When you repay the debt owed from the default, your lender will mark the default as “satisfied,” which looks better to lenders than an unpaid default. If external circumstances (a job loss or medical emergency) led to default, ask your lender or credit agency to add an addendum to your credit report explaining why the default happened.
What can I do in the meantime?
Until you can pay off the debt or have the default removed from your credit report, it’s a good idea to practice good money management. This means following your repayment schedule, paying off more than the minimum amount required, and tracking your credit report for errors.
Securing a mortgage with a default could mean that you have to pay a bigger deposit or will pay higher interest rates. You will likely qualify for a subprime mortgage. Moreover, recent defaults will have a greater impact on your credit score. If you can, wait as long as possible post-default to apply for a new mortgage to increase your chances and lower the negative side effects.
How long can you default on a mortgage?
Under federal law, a creditor has to wait 120 days before they can foreclose your home. Thus, you have at least 120 days that you can default on a mortgage without the most severe consequence. However, the exact timeline depends on your lender and the current housing market.
How do I get my mortgage out of default?
To get your mortgage out of default, you must either repay the amount that you missed on your payments or agree to a new loan repayment schedule with your lender.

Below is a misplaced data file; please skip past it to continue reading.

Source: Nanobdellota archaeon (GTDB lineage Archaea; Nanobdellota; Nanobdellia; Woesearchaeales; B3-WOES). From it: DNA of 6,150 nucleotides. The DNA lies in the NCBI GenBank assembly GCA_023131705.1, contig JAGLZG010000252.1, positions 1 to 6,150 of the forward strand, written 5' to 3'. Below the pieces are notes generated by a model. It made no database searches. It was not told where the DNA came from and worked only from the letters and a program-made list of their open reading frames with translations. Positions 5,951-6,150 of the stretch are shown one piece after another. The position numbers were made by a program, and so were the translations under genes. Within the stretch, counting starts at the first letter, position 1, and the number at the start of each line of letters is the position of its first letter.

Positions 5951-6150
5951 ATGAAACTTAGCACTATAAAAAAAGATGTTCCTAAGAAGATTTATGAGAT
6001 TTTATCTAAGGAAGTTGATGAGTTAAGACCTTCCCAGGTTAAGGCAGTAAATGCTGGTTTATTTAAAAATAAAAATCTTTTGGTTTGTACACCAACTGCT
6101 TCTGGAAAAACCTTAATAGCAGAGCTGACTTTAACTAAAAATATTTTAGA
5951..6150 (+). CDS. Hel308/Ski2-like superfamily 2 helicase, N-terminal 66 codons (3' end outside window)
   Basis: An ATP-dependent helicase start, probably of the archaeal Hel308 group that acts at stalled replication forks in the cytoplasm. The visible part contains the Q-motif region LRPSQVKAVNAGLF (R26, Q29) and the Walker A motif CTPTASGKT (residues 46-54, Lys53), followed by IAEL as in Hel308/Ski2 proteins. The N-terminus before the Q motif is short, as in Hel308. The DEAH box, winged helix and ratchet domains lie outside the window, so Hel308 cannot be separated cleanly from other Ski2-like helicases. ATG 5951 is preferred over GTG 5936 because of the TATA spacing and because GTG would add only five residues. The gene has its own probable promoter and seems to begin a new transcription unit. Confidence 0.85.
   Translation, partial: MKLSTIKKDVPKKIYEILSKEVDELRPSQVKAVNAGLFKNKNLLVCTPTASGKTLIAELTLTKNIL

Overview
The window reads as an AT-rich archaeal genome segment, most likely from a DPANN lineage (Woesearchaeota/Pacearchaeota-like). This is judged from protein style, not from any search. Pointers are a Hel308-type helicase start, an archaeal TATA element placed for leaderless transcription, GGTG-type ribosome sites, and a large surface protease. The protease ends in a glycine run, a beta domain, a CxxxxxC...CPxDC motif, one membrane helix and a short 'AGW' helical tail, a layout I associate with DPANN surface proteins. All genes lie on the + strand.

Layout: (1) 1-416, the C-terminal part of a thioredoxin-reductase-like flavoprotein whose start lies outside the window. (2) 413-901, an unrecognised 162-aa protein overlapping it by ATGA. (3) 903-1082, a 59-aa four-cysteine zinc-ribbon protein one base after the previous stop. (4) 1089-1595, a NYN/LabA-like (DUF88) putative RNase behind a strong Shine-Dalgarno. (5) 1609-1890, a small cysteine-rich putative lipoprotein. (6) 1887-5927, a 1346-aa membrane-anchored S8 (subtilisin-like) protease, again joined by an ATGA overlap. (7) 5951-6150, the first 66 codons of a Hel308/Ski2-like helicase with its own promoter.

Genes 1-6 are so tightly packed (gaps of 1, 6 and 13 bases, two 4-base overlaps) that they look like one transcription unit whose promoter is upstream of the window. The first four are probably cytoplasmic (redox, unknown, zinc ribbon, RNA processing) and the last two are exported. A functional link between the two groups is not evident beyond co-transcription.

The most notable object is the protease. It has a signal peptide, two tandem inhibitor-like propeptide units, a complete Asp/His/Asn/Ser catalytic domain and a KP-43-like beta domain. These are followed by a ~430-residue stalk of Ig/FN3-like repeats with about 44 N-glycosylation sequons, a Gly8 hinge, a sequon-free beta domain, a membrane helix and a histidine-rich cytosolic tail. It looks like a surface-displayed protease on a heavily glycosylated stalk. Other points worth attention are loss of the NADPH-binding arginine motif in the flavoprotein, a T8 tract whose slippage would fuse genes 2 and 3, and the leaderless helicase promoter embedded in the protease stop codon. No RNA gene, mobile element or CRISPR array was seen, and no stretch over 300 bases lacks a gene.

What is the difference between default and foreclosure?
A default is when you fail to make the appropriate payments on your mortgage. There are many different potential consequences to defaulting, one of which is foreclosure. Foreclosure is the legal process when the person with a mortgage loses the legal right to their mortgaged property.
Choosing the Best Mortgage for You
If you are in the process of securing a mortgage, we recommend these creditors to ensure your loan is reliable and has reasonable terms. For first-time homebuyers, take a look at these creditors. Securing a mortgage with a reliable lender is an important first step in avoiding a default.
- Defaulting on your mortgage is not good for your financial future.
- A mortgage default can have drastic consequences for your credit score and your ability to secure a future line of credit.
- If you believe you will default on your loan, get in contact with your lender and establish a proactive plan.
- If you do default on your mortgage, make sure to explore all your options and make the best financial decision for you and your future.
View Article Sources
- What is a Qualified Mortgage? — SuperMoney
- What is a Subprime Mortgage? — SuperMoney
- Best Mortgage Lenders | January 2022 — SuperMoney
- Best Mortgage Lenders for First-Time Homebuyers | January 2022 — SuperMoney
- What is a Balloon Mortgage? — SuperMoney
- Mortgages 30–89 days delinquent — Consumer Financial Protection Bureau